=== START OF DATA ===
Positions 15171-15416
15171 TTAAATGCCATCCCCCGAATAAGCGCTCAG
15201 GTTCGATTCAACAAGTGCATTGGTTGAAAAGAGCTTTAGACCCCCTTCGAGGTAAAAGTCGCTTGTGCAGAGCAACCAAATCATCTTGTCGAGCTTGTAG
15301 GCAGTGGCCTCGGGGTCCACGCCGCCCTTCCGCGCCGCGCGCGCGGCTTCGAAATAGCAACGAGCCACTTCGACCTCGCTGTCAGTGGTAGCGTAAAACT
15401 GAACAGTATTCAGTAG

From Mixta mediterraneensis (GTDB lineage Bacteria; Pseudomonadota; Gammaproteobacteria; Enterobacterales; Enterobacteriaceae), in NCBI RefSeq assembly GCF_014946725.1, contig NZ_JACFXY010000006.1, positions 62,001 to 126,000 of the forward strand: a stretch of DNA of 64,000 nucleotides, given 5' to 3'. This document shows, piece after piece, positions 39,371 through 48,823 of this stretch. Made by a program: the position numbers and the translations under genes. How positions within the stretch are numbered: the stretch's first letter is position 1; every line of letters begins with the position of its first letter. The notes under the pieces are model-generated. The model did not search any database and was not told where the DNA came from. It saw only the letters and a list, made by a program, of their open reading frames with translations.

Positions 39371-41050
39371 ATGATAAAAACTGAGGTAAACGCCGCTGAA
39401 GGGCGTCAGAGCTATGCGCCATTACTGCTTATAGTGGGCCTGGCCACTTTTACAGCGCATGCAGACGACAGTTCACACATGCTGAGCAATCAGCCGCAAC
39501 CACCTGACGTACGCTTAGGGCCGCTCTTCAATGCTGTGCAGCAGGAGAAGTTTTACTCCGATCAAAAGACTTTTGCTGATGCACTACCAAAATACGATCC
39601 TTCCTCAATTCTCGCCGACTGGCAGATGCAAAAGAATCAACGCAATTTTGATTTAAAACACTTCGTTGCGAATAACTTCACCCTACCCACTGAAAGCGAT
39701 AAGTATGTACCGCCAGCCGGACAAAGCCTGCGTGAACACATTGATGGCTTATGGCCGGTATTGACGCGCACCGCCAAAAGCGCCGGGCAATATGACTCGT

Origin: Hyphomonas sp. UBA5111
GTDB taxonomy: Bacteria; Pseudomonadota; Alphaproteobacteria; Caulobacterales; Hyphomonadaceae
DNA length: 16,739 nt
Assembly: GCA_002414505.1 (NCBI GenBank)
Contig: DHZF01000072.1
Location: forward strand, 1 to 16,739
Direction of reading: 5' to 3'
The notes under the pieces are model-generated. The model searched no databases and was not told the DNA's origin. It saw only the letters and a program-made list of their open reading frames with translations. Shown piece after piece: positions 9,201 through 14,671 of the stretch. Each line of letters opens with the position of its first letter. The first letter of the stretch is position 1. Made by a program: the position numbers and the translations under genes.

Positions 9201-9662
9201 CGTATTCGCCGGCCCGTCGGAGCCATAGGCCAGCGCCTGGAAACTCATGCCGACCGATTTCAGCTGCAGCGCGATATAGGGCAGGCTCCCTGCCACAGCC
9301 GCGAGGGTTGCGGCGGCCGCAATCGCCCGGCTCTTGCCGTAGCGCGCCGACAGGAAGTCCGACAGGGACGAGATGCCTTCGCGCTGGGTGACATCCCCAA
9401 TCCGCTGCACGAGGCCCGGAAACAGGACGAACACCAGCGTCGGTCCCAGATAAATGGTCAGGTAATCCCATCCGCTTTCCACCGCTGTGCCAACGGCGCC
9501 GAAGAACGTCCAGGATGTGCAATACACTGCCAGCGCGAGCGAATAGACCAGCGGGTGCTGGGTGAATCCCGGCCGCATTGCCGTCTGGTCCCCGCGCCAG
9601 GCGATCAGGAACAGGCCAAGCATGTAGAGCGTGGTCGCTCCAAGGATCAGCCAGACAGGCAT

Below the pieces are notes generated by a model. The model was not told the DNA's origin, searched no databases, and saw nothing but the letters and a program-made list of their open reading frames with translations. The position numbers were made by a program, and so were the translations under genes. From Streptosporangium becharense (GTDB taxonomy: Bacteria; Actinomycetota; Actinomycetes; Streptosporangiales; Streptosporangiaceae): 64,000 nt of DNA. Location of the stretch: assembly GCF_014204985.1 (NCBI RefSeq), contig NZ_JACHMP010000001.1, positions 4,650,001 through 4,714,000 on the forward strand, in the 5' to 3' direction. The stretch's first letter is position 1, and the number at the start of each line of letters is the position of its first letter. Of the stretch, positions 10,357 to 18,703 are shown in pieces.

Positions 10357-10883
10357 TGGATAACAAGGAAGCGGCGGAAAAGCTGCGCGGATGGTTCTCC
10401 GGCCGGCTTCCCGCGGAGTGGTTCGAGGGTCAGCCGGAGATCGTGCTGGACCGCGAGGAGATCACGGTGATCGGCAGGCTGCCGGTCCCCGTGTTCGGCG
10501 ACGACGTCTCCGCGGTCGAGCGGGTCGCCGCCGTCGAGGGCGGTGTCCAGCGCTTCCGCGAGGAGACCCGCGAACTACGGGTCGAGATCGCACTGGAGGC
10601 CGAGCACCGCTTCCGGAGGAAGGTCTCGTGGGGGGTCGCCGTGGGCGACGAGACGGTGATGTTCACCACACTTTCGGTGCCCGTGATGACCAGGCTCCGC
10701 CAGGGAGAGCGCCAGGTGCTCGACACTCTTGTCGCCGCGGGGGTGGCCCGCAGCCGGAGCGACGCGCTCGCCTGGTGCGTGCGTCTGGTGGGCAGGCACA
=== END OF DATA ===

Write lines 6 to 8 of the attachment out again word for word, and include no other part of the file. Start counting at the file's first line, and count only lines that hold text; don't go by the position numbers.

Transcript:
From Mixta mediterraneensis (GTDB lineage Bacteria; Pseudomonadota; Gammaproteobacteria; Enterobacterales; Enterobacteriaceae), in NCBI RefSeq assembly GCF_014946725.1, contig NZ_JACFXY010000006.1, positions 62,001 to 126,000 of the forward strand: a stretch of DNA of 64,000 nucleotides, given 5' to 3'. This document shows, piece after piece, positions 39,371 through 48,823 of this stretch. Made by a program: the position numbers and the translations under genes. How positions within the stretch are numbered: the stretch's first letter is position 1; every line of letters begins with the position of its first letter. The notes under the pieces are model-generated. The model did not search any database and was not told where the DNA came from. It saw only the letters and a list, made by a program, of their open reading frames with translations.

Positions 39371-41050
39371 ATGATAAAAACTGAGGTAAACGCCGCTGAA